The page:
Now combine those two crime scene stories, and you get closer to what worries me, but you’re still not quite there. I’ve had arguments with friends about the privacy issues surrounding these “harmless” genetic tests. It’s not just entertainment value.


23andMe has a database which—Honest! They swear!—will not be used for any nefarious purpose, except when forced. But, see, they can’t divulge anything I don’t give them. And there is zero chance I would participate willingly in such data collection. Further, I’d actively discourage my family from participating. I know where my family comes from. There could be a few surprises, but nothing will drive me to confirm them either way.

I know which villages in Belarus and Ukraine, which village in Poland, reasonably sure which city in Austria, and exactly where in London, my family derives, thanks to existing genealogical research. And that’s as close as I intend to get. I don’t need to give an online source that data, especially when 23andMe’s Terms of Service say this:

Genetic Information you share with others could be used against your interests. You should be careful about sharing your Genetic Information with others. Currently, very few businesses or insurance companies request genetic information, but this could change in the future. While the Genetic Information Nondiscrimination Act was signed into law in the United States in 2008, its protection against discrimination by employers and health insurance companies for employment and coverage issues has not been clearly established. In addition, GINA does not cover life, long-term care, or disability insurance providers. Some, but not all, states and other jurisdictions have laws that protect individuals with regard to their Genetic Information. You may want to consult a lawyer to understand the extent of legal protection of your Genetic Information before you share it with anybody.

Furthermore, Genetic Information that you choose to share with your physician or other health care provider may become part of your medical record and through that route be accessible to other health care providers and/or insurance companies in the future. Genetic Information that you share with family, friends or employers may be used against your interests. Even if you share Genetic Information that has no or limited meaning today, that information could have greater meaning in the future as new discoveries are made. If you are asked by an insurance company whether you have learned Genetic Information about health conditions and you do not disclose this to them, this may be considered to be fraud.

And, finally, we’re back to Hans Asperger again. Here’s why I have zero interest in divulging this information:

Asperger’s Syndrome, the Nazi Regime and the Dangerous Power of Labeling People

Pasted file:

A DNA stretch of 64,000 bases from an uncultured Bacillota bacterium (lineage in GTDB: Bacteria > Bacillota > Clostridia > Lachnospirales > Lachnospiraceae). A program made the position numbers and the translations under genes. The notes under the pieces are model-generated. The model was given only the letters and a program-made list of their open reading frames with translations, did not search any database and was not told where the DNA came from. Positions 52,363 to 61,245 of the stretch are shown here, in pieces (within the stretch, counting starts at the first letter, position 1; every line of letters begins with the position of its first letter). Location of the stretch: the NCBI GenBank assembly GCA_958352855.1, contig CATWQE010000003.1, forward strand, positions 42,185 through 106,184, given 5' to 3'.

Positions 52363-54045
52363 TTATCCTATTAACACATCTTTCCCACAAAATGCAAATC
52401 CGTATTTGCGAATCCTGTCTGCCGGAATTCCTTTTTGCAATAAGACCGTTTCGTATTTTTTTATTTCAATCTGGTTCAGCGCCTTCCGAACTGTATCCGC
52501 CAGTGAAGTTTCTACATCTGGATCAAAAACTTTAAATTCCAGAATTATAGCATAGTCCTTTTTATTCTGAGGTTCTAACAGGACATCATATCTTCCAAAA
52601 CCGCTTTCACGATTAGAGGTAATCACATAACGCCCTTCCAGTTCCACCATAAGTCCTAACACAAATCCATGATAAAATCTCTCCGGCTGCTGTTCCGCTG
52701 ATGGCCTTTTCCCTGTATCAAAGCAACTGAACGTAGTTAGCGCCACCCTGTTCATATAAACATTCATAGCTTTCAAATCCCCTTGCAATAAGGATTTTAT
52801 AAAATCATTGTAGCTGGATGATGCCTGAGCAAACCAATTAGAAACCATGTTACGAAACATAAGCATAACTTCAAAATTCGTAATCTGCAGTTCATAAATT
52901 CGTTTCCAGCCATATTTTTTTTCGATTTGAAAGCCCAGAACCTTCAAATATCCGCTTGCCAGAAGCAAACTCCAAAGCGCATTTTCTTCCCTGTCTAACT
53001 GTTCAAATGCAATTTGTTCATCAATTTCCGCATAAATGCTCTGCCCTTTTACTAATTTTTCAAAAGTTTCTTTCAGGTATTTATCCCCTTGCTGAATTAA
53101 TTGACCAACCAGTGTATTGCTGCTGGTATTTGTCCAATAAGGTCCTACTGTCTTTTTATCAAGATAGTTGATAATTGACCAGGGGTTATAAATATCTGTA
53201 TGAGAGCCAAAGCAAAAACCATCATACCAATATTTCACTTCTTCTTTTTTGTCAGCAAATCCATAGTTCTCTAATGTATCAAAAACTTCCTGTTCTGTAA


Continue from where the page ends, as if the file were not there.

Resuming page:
Discovering these stories, it was difficult to reconcile Asperger’s role in the killing program with his reputed support for children he deemed promising. Both were in the documentary record. The double-sided character of Asperger’s actions led me to realize the double-sided nature of Nazism as a whole. The Reich’s project to transform humanity involved both treatment and elimination.

Some individuals could be remediated to meet Nazi standards, and some needed to be eradicated. Whereas Jews were to be eliminated as a race, for example, certain people with Slavic heritage might be Germanized, or the “asocial” might be taught to work. Similarly, for Asperger, those on the “favorable” side of his autistic “range” could be taught “social integration” and even be recognized for “special abilities.” They were to be given first-rate care. Meanwhile, children like 3-year-old Ulrike Mayerhofer, whom Asperger described as “severely autistic,” were to be killed at Spiegelgrund.

It came down to one’s label. The Third Reich was a diagnosis regime, obsessed with sorting the population into categories, cataloging people by race, religion, politics, sexuality, criminality and purported biological, mental and behavioral defects. Nazi officials created massive population indexes that compiled individuals’ medical, financial, educational, criminal and welfare records — even sports club files. By 1942, Reich Health Leader Leonardo Conti estimated that ten million Reich citizens had been indexed — 12% of the total population. These files, then, established the grounds for sterilization, deportation and extermination.

People are worried about the government getting their guns. They’re worried about a National Health System. They’re focused on the wrong things entirely.

If you feel the need to understand where your family derived, great. Enjoy. Concerned about the family trait for Alzheimer’s or breast cancer? Understandable.

Me? I listen to all the dogwhistles and watch Nazis burn swastikas in Georgia, and for me that’s a big, fat “Hell No!”

Your mileage may vary.